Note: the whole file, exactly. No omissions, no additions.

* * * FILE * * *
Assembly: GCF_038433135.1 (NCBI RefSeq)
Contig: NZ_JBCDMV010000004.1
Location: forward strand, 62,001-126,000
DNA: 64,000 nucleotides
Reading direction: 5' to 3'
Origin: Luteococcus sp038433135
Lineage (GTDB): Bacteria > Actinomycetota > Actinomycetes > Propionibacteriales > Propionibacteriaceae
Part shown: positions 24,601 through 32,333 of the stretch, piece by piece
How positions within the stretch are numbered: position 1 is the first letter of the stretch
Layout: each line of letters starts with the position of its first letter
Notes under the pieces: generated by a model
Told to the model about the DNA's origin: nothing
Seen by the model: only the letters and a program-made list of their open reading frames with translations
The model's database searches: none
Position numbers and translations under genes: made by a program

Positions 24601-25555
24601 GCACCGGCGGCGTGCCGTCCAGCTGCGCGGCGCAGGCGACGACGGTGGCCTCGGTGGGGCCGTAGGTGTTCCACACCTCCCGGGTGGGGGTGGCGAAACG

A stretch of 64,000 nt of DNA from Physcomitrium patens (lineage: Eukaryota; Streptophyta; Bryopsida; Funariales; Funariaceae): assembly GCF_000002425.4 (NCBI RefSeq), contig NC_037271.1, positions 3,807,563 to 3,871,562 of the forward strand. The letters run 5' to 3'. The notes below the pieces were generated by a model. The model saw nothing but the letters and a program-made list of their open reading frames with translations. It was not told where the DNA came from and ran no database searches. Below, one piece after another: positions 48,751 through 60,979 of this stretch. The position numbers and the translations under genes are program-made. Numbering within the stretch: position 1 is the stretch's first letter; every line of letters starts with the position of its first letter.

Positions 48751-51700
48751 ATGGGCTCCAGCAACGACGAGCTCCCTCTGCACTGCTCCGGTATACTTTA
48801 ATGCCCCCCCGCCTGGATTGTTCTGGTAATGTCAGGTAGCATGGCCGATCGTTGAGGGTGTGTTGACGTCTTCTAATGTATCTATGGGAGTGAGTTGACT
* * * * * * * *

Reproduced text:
Assembly: GCF_038433135.1 (NCBI RefSeq)
Contig: NZ_JBCDMV010000004.1
Location: forward strand, 62,001-126,000
DNA: 64,000 nucleotides
Reading direction: 5' to 3'
Origin: Luteococcus sp038433135
Lineage (GTDB): Bacteria > Actinomycetota > Actinomycetes > Propionibacteriales > Propionibacteriaceae
Part shown: positions 24,601 through 32,333 of the stretch, piece by piece
How positions within the stretch are numbered: position 1 is the first letter of the stretch
Layout: each line of letters starts with the position of its first letter
Notes under the pieces: generated by a model
Told to the model about the DNA's origin: nothing
Seen by the model: only the letters and a program-made list of their open reading frames with translations
The model's database searches: none
Position numbers and translations under genes: made by a program

Positions 24601-25555
24601 GCACCGGCGGCGTGCCGTCCAGCTGCGCGGCGCAGGCGACGACGGTGGCCTCGGTGGGGCCGTAGGTGTTCCACACCTCCCGGGTGGGGGTGGCGAAACG

A stretch of 64,000 nt of DNA from Physcomitrium patens (lineage: Eukaryota; Streptophyta; Bryopsida; Funariales; Funariaceae): assembly GCF_000002425.4 (NCBI RefSeq), contig NC_037271.1, positions 3,807,563 to 3,871,562 of the forward strand. The letters run 5' to 3'. The notes below the pieces were generated by a model. The model saw nothing but the letters and a program-made list of their open reading frames with translations. It was not told where the DNA came from and ran no database searches. Below, one piece after another: positions 48,751 through 60,979 of this stretch. The position numbers and the translations under genes are program-made. Numbering within the stretch: position 1 is the stretch's first letter; every line of letters starts with the position of its first letter.

Positions 48751-51700
48751 ATGGGCTCCAGCAACGACGAGCTCCCTCTGCACTGCTCCGGTATACTTTA
48801 ATGCCCCCCCGCCTGGATTGTTCTGGTAATGTCAGGTAGCATGGCCGATCGTTGAGGGTGTGTTGACGTCTTCTAATGTATCTATGGGAGTGAGTTGACT